I have no idea how to enter the BIOS. I have no idea just how old this Dell Dimensiion 3000 desktop is. I was given it used back in early 2011. I should also mention that I have received help within another forum (after I first posted there), and just finshed running ComboFix under someone's direction, but the problem I reported here (and there) is still not resolved.


Pete C.
Thanks for the additional info, Terry. For some reason, when I view the page at the link you provided, the small sectioin of the page right where it starts listing Dell computers is obscured by a portion of the "Internet cannot display the page" error message. I'm throwing in the towel on this machine.

Thanks for the help just the same.


Pete C.
No effect...sorry.

I'm pretty much convinced the problem is with some internal component. Unfortunately, I'm not inclined to go trying to poke around inside since I know squat, nor is going to some repair shop an option. At some point, I won't be able to log back on, regardless of which keys I press and that will be that.

Thanks anyway.

Pete C.
If the component is the CMOS battery, it'll cost you about £1 and is available in any supermarket (normally CR2032 3v Lithium button cell), and can be replaced in about 1 minute.
The Dell splash screen as you power up should tell you how and when to enter the BIOS setup, written albeit briefly at the bottom. If you miss the moment, start again with your finger hovering over the correct key next time.
Hi again Terry,

On the Dell screen, there are two options on the top right of the screen: F2 = Setup, and F12 = Boot Menu. I pressed F2. It displays a list of various items with the System Clock being at the top. The time shown is correct. I do not see anything there about the battery's status. The only thing that might be close to it is listed as Power Options. Given the System Clock is showing the correct time and date, I would not think the battery needs replacing. I did manage to find something on the Internet that tells how to replace the battery and remove the case on the Dell. Unfortunately, the process is tedious. (The article also states that if the battery is dead, the symptom will be that the System Clock is displaying an incorrect date and time).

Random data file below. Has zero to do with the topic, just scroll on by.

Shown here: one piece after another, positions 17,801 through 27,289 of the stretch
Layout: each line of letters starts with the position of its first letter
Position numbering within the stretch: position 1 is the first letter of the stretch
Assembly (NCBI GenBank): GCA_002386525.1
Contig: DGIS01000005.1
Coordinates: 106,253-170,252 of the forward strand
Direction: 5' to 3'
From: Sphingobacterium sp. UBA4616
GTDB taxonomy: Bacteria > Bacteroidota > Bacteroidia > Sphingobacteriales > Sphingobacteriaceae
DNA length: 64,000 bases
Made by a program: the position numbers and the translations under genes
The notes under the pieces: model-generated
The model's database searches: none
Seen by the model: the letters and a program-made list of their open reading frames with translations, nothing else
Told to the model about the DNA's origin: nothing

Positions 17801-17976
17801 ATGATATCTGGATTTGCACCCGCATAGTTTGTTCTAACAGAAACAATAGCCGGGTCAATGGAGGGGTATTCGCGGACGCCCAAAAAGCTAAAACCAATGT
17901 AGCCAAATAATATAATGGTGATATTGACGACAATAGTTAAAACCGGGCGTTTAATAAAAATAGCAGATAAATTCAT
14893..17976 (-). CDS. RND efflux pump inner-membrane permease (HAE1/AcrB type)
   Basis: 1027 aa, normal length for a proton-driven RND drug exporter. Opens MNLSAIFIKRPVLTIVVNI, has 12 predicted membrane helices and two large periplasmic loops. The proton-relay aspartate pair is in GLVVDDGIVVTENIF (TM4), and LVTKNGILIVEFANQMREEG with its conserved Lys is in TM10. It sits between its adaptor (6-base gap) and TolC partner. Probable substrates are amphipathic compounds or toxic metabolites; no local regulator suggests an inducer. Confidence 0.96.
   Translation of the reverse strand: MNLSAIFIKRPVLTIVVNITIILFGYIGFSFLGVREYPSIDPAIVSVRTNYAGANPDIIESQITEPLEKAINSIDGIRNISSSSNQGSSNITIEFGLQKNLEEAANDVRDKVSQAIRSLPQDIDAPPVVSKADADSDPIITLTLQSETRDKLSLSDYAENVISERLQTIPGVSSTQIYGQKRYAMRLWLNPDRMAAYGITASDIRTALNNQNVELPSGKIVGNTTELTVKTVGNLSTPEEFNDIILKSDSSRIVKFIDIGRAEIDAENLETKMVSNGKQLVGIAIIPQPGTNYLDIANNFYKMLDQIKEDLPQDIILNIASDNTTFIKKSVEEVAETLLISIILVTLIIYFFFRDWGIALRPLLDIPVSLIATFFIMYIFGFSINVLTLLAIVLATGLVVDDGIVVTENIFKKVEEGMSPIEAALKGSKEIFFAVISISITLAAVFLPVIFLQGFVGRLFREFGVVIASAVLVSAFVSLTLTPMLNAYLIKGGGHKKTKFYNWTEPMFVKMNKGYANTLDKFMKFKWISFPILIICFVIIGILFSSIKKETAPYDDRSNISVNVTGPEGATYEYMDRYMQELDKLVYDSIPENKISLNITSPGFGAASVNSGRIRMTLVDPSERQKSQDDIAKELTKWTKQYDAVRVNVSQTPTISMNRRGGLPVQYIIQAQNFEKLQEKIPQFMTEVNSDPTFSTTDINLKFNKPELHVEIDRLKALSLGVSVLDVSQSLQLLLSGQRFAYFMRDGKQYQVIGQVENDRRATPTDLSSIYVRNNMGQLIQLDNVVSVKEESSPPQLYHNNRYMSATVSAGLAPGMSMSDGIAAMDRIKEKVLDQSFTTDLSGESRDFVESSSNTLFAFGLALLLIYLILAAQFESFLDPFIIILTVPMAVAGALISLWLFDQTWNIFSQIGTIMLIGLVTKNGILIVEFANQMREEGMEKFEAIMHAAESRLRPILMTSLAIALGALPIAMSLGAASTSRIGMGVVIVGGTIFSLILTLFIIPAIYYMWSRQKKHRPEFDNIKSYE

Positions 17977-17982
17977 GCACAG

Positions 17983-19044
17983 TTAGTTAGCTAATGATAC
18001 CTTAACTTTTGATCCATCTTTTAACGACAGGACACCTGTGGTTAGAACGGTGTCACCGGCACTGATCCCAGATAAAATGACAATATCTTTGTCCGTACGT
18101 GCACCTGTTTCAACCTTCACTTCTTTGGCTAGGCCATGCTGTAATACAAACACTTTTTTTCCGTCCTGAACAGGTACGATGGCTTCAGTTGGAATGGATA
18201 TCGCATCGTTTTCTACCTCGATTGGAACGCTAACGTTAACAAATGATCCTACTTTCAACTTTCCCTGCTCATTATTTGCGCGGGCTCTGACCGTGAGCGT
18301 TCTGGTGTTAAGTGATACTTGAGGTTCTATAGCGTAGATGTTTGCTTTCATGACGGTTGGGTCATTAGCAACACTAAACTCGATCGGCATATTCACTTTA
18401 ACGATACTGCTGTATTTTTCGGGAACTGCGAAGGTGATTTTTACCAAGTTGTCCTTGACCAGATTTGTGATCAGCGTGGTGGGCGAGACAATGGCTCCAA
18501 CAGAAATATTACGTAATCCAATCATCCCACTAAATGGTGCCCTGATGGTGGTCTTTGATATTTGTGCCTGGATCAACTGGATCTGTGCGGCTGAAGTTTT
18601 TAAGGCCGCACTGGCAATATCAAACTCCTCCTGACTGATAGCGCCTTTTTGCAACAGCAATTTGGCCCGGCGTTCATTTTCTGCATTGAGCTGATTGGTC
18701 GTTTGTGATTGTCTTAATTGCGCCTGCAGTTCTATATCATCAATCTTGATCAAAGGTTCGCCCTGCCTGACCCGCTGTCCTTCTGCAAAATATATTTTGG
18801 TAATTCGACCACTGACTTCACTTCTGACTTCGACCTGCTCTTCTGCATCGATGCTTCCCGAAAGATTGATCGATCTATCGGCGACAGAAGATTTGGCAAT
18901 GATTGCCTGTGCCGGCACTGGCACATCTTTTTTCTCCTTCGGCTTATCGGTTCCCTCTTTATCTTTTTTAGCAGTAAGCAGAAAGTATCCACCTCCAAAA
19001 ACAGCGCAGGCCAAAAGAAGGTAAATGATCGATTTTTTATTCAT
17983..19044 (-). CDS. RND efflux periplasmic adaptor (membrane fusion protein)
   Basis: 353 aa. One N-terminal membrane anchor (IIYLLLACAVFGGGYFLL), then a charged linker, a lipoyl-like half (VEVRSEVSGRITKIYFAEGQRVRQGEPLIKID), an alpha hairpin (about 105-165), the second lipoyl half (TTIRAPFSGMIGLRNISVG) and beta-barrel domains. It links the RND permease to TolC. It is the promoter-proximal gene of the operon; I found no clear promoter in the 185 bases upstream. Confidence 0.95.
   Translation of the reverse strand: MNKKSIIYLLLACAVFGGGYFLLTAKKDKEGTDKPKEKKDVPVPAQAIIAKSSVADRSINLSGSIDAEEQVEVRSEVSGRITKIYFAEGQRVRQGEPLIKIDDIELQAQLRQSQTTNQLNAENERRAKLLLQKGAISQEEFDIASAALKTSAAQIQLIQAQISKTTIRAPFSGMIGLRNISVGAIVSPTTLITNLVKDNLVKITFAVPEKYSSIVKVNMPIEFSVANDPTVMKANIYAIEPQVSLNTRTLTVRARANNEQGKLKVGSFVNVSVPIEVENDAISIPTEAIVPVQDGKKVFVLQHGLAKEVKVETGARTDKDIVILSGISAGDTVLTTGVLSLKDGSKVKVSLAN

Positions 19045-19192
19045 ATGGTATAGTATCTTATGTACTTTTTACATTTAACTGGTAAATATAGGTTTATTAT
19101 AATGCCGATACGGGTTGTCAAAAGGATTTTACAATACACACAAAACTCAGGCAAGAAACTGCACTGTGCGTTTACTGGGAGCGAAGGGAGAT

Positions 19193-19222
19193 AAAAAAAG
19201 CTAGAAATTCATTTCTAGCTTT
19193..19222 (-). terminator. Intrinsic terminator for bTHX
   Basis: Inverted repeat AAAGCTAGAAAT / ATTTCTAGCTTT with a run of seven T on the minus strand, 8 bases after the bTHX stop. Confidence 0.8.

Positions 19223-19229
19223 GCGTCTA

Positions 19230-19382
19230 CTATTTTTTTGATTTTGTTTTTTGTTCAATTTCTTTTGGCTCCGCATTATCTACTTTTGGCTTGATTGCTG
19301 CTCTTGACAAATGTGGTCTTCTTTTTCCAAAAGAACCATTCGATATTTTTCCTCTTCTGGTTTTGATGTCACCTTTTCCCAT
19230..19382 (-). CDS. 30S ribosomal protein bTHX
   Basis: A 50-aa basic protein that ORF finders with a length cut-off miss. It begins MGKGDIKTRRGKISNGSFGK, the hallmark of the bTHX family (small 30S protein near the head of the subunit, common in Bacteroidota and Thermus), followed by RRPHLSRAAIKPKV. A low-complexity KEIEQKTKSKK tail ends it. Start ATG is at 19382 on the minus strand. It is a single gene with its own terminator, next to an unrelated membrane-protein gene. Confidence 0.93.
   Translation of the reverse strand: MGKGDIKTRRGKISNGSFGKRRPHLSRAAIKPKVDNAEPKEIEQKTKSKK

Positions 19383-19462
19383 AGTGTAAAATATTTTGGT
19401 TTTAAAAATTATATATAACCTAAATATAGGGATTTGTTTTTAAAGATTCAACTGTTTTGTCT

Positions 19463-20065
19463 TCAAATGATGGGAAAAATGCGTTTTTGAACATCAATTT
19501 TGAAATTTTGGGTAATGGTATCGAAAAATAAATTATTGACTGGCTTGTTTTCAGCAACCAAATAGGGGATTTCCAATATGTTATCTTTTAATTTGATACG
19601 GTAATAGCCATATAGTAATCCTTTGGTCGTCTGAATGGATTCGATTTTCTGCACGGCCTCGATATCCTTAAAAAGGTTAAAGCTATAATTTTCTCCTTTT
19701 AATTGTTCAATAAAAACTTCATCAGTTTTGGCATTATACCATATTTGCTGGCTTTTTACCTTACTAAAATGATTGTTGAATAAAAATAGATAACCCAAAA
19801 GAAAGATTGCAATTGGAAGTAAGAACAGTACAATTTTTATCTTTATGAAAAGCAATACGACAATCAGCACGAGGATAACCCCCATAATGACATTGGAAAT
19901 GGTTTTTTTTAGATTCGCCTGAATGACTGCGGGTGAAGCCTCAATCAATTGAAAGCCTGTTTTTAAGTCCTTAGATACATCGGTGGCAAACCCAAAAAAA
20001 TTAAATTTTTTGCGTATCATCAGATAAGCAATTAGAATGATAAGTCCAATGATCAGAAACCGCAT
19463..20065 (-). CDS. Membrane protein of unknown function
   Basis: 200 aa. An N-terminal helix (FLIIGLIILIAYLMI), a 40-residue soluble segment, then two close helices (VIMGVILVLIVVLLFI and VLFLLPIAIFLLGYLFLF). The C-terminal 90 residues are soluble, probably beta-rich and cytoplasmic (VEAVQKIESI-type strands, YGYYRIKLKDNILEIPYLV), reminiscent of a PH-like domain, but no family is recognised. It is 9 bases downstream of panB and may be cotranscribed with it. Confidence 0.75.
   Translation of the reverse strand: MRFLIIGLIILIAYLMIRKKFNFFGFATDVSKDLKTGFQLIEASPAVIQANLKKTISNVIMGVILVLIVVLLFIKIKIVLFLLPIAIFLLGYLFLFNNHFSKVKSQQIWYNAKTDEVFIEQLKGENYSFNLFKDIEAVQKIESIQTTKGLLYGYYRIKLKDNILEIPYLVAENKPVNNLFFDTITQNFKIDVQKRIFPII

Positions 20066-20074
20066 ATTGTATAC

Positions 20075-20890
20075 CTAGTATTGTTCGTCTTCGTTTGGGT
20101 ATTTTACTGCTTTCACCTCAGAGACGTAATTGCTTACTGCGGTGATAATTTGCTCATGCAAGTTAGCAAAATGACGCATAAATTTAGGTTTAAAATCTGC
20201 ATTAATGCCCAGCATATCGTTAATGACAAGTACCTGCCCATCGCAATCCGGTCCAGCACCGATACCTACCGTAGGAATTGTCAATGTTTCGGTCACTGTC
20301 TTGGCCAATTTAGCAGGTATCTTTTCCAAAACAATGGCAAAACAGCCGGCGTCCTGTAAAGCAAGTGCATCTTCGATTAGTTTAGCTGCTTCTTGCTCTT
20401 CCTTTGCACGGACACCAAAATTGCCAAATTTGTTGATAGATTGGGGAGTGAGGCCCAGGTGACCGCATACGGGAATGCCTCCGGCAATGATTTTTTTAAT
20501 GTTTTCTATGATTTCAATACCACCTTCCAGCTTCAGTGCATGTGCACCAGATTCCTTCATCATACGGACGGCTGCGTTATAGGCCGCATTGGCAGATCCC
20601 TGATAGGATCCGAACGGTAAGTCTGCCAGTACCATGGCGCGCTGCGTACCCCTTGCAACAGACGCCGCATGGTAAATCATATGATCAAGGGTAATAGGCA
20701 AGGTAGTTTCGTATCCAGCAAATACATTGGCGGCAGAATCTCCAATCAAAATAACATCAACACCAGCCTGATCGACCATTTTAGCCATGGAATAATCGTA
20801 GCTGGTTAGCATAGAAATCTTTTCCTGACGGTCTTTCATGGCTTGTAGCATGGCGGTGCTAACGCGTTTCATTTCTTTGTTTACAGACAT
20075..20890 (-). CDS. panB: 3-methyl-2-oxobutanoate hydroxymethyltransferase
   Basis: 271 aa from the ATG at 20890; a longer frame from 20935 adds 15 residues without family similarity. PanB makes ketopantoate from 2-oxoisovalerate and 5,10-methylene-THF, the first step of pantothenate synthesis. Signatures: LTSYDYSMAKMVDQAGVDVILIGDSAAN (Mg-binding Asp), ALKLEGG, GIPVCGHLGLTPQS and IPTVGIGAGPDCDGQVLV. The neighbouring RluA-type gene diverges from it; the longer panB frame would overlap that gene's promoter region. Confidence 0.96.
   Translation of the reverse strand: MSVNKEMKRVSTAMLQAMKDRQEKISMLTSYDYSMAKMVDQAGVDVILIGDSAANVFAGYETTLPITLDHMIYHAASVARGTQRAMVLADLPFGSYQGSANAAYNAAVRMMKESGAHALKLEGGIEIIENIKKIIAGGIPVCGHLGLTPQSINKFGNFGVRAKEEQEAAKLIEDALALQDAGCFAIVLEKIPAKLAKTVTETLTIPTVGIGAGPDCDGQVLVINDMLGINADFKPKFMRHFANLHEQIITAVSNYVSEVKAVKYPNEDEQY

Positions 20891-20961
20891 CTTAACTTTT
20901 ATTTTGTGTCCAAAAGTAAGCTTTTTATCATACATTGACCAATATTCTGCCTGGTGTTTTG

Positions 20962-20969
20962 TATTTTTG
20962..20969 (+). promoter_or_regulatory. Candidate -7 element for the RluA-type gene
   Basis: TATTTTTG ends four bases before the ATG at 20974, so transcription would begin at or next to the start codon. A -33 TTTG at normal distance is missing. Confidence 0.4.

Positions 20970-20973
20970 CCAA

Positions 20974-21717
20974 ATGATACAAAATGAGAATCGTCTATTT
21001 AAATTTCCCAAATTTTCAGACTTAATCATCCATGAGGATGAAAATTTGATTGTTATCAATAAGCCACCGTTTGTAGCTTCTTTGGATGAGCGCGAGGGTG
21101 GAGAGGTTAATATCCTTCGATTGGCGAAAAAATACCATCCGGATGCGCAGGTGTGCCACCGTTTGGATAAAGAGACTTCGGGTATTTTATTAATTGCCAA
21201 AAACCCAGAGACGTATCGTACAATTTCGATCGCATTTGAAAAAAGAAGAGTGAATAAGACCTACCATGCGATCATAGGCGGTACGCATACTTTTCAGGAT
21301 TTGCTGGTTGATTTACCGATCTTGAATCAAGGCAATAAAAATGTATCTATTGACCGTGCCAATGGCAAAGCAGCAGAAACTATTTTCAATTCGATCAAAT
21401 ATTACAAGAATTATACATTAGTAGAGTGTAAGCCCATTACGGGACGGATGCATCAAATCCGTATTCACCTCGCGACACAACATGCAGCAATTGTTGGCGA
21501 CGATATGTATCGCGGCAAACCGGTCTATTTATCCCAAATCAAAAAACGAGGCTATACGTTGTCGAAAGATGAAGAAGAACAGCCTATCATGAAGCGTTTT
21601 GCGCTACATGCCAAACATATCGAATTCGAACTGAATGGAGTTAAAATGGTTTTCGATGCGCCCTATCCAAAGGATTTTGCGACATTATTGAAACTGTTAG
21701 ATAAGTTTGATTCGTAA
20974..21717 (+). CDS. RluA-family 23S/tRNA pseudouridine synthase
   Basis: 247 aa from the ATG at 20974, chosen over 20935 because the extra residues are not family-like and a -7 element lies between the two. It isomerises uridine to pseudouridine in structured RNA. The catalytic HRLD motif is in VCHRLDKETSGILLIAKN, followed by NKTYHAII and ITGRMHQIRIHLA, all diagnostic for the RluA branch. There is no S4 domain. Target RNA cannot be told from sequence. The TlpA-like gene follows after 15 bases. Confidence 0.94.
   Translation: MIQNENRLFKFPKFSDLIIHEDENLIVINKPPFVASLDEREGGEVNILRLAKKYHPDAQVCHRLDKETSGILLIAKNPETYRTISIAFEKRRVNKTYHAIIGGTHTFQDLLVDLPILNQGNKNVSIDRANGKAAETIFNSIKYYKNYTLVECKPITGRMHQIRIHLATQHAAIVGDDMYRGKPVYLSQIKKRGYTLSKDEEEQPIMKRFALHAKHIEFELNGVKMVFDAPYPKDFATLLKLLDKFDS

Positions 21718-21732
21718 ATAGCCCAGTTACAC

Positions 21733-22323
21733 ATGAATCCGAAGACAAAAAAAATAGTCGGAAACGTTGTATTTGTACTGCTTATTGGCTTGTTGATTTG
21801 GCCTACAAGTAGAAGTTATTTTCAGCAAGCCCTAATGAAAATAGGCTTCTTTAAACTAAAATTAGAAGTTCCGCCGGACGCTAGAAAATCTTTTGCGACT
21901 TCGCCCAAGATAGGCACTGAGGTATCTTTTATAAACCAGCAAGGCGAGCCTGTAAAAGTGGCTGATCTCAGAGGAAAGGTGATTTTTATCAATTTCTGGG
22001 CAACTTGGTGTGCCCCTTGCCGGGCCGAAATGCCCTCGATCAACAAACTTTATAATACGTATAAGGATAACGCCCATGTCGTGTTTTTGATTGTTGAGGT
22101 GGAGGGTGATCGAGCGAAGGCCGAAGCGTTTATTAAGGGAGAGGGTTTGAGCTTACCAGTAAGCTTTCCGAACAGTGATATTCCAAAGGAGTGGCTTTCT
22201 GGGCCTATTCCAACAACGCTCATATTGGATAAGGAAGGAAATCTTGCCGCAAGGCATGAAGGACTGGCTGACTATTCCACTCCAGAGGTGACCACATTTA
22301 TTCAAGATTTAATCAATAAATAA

If it IS the battery that is causing this boot issue, I happen to have the 2032 lithium battery on hand (which I use in in both my watch and in a clip-on light in my vehicle. However, I have no idea of how to remove the case on this Dell, nor WHERE within it to find the battery. I do have a battery tester than can test button cell batteries though.

Thanks for the info.

Pete C.
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If after disconnecting from the mains power, the BIOS setup shows the right date and time then, as you surmised, your CMOS battery is OK.
It was just something to check in the light of that "..... system clock........" message you mentioned, one possibility to eliminate.
Morning Terry60,

I discovered a real oddity a short while ago which maybe you can shed some light on. I had unplugged the keyboard from the machine and did a restart. Lo and behold...the boot problem was gone! When I replugged the keyboard back into the same USB slot (or another slot on the front of the computer)...the boot problem returned.